Sweep Frequency Response Analysis (SFRA) is a diagnostic tool used to assess the mechanical and electrical integrity of power transformers. The SFRA test consists of measuring the transfer function (Vout/Vin) of a power transformer winding over a wide sweep of frequencies from 20 Hz to 2 MHZ. The equivalent circuit of a transformer winding includes the coil resistance and inductance as well as capacitances between the turns and the other windings, and between the winding, the tank wall, and the core. Winding movement and/or deformation will cause changes in these passive RLC elements, thus changing the frequency response of the transformer winding. Deviations in the SFRA Measurements can be used to identify the following  mechanical failure modes:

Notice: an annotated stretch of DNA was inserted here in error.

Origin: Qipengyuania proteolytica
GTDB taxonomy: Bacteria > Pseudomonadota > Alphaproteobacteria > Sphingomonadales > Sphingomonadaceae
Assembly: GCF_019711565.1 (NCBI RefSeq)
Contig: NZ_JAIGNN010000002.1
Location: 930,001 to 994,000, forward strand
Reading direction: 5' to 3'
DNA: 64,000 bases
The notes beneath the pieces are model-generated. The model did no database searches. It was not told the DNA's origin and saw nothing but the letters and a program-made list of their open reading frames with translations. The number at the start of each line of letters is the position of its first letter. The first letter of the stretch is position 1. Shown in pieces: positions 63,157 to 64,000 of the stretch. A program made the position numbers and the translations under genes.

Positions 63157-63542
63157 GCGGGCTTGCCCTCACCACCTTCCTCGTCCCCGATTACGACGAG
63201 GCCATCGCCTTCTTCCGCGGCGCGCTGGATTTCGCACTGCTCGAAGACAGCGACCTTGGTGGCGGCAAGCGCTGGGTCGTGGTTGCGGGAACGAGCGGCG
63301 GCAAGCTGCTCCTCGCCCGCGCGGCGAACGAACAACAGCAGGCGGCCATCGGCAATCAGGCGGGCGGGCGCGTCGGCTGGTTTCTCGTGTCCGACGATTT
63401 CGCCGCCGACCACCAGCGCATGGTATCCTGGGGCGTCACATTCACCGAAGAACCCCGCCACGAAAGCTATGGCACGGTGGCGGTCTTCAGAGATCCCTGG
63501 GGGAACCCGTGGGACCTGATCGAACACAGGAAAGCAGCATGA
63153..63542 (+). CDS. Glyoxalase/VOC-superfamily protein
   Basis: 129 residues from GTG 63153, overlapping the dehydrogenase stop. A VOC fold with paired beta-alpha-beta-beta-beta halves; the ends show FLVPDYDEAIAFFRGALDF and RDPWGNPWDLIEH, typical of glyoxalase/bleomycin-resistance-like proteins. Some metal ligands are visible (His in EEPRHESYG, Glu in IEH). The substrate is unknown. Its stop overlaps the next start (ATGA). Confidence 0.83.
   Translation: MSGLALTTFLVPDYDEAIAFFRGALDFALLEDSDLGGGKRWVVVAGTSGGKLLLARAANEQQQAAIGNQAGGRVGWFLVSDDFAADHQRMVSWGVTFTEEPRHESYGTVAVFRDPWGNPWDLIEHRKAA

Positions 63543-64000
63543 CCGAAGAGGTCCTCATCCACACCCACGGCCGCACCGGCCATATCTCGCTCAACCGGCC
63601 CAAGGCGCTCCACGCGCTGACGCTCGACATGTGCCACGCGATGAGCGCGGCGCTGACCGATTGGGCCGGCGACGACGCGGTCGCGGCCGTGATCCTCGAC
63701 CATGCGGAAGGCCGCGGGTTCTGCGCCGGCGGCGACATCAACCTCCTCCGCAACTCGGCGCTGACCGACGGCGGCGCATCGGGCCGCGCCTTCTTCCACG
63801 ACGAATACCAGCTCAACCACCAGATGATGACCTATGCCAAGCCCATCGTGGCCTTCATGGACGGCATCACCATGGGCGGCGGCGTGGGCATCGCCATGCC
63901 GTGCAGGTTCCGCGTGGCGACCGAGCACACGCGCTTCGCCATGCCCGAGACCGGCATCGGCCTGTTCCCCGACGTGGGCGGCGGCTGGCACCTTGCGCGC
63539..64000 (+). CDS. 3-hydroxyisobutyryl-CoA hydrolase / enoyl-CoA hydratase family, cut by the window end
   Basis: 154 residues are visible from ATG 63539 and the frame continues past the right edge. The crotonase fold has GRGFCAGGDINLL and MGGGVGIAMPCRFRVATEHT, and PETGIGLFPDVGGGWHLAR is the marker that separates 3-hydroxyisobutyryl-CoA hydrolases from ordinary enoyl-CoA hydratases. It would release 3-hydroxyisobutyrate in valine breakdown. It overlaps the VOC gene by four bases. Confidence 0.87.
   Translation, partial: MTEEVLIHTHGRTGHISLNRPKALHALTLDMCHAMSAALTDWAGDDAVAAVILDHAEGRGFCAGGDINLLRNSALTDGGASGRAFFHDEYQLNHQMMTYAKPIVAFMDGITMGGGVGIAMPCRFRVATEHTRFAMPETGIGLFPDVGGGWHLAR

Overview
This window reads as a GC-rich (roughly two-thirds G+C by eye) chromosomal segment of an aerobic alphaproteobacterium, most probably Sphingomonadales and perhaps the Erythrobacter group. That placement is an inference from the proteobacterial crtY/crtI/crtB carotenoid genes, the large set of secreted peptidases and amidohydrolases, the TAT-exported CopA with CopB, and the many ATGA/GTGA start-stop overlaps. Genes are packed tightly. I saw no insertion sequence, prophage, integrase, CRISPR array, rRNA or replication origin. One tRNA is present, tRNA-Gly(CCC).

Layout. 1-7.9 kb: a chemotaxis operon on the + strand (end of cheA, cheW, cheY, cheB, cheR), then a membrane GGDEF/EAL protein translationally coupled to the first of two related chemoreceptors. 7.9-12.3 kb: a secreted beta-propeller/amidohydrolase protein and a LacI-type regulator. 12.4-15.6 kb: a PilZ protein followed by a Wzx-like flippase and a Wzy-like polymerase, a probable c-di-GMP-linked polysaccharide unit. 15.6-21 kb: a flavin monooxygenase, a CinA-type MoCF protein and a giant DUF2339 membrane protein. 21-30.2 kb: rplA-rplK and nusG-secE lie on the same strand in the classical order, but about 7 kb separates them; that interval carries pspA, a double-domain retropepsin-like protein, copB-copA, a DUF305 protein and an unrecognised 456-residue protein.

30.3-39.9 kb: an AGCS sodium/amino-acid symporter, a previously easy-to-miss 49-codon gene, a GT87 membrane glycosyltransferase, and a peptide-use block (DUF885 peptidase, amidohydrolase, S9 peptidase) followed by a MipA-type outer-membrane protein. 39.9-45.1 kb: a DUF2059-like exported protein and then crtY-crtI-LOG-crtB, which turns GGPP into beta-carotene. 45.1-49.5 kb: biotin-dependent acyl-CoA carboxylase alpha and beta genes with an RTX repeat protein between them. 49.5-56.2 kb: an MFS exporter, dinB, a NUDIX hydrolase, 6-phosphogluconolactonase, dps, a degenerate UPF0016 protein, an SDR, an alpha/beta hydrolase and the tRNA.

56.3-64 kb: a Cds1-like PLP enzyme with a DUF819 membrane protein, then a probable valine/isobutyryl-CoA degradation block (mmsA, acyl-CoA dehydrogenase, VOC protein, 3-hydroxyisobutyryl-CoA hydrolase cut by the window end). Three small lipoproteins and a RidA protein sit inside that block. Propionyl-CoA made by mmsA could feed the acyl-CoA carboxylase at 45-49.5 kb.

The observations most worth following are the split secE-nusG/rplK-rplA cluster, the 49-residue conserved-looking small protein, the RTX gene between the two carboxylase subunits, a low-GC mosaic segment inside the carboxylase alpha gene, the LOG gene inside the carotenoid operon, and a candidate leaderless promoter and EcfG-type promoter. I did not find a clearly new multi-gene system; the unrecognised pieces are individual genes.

• Radial Deformation (faults) 
  • Axial Deformation (faults)  
  • Bulk Winding Movement (transportation) 

It can also identify electrical problems such as:  

  • Broken or Loose Connections  
  • Shorted Turns (Compromised Insulation) 

Test Preparation: 

  1. Ensure that the transformer tank and core are solidly grounded, also include both the test instrument and power source ground to this point. We will refer to this point as the  “GROUND” node. 
  2. Completely isolate the transformer terminals; remove external connections, such as  cables, from H1, H2, H3, X1, X2, X3, and X0. 
  3. Confirm that the bushing flanges are clean and acceptable. They are being used as a  ground reference for the SFRA measurement.

Test Procedure: 

Based on the IEEE C57.149 guide [1], 9 tests are recommended for the Dyn1 configuration. The  9 tests are shown in Table 1